Biological zonation is evident as the diver progresses farther into the Green Bay Cave from the submerged entrance on the coast of Harrington Sound. Brightly colored sponges, hydroids, tunicates, and other encrusting organisms literally cover the walls and ceiling in areas close to the entrance. As a consequence of decreasing tidal currents and particulate matter suspended in the water, the density of these organisms declines with distance into the cave. In the much clearer waters of the deep cave interior, cave-limited species predominate.
Other large marine caves are located on the opposite side of Harrington Sound from Green Bay Cave. Two major cave systems in this area are the Walsingham and Palm Cave Systems. The Walsingham System is about 1.3 km long and comprises seven separate entrances. Of these, two are currently major tourist attractions in Bermuda. Palm Cave System with its five entrances is located immediately southwest of the Walsingham System. Tidal flow from Castle Harbour first moves through the Walsingham System and under an saddle valley of collapse origin before entering the Palm System and connecting to Harrington Sound. The Harrington Sound side of the Palm System is characterized by strong tidal currents and a profusion of colorful sponges and hydroids, encrusting the walls. Even the guideline through this section of the cave has become totally overgrown. Visibility is less than in other parts of the cave farther removed from tidal flow. Exposed bedrock and stalactites are darkly stained as in the passageways connecting higher flow sections of Walsingham Cave.
Government Quarry Cave was discovered during quarrying operations in 1969 but was destroyed when quarrying resumed in the mid-1980s. The cave contained two pools, one of which was initially explored to a complex fissure system reaching depths of 24 m and being one of the deepest underwater caves in Bermuda. However, before exploration could continue in the cave, large amounts of refuse and other debris were intentionally bulldozed into the pool to fill it before the quarrying away of the overlying rock. As a result of this dumping, water in the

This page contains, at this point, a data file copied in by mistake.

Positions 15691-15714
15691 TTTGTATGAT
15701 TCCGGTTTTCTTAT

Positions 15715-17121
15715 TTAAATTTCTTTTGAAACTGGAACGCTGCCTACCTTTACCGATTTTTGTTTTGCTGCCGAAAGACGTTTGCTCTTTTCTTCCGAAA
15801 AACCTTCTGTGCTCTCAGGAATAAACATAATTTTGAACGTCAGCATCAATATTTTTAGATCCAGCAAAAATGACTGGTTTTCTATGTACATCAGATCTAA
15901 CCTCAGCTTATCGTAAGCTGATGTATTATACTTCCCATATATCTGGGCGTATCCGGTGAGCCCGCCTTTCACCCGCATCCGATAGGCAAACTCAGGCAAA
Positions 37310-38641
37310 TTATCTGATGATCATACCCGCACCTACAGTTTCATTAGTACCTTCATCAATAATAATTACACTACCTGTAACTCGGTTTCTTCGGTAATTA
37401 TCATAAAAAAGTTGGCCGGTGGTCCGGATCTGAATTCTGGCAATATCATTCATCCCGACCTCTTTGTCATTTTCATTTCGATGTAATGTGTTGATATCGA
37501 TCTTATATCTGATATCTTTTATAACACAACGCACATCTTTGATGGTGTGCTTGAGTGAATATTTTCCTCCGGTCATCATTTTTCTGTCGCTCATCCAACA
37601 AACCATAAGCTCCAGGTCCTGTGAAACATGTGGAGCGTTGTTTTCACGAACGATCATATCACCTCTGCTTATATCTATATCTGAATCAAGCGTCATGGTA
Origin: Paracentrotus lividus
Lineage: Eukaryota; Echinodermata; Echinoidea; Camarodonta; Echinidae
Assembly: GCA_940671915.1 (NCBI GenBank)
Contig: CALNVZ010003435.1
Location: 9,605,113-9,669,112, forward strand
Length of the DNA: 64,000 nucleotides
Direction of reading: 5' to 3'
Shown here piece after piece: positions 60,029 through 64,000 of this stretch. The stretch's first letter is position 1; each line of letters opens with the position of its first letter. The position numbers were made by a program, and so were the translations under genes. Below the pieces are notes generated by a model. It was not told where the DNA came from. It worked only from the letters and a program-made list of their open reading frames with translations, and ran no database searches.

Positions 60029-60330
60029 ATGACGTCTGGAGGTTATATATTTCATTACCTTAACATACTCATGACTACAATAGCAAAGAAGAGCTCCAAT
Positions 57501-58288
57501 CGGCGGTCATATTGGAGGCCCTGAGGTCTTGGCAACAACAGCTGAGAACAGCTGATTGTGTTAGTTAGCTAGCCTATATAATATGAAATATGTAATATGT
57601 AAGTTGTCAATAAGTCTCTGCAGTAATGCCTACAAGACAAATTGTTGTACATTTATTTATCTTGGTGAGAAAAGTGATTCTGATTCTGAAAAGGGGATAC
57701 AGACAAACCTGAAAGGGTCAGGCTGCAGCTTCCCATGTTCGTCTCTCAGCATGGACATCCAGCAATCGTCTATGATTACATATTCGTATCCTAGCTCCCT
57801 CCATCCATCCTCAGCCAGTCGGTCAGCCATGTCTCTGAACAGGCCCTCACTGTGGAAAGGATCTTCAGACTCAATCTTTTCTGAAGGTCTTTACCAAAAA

Government Quarry Cave and many adjacent caves turned anoxic and sulfurous.
Tucker's Town Cave contains an immense underwater chamber that is devoid of speleothems so characteristic of other Bermuda caves. No passages have been found extending away from the chamber. Accumulation of dune-like sand deposits cover the cave floor in several locations. A funnel-shaped depression in the floor at 18 m depth was apparently caused by sand dropping into a lower level (Fig. 5). Although the ceiling shows evidence of a collapse origin, the only visible breakdown is present at the far end of the chamber from the entrance pool. Water in the cave is exceptionally clear with no sign of tidal currents.
Numerous other anchialine caves have been explored by divers, but many more remain to be discovered. Until now however, all known underwater caves lie beneath the land, with none extending to any significant extent out past the coastline and under the sea floor.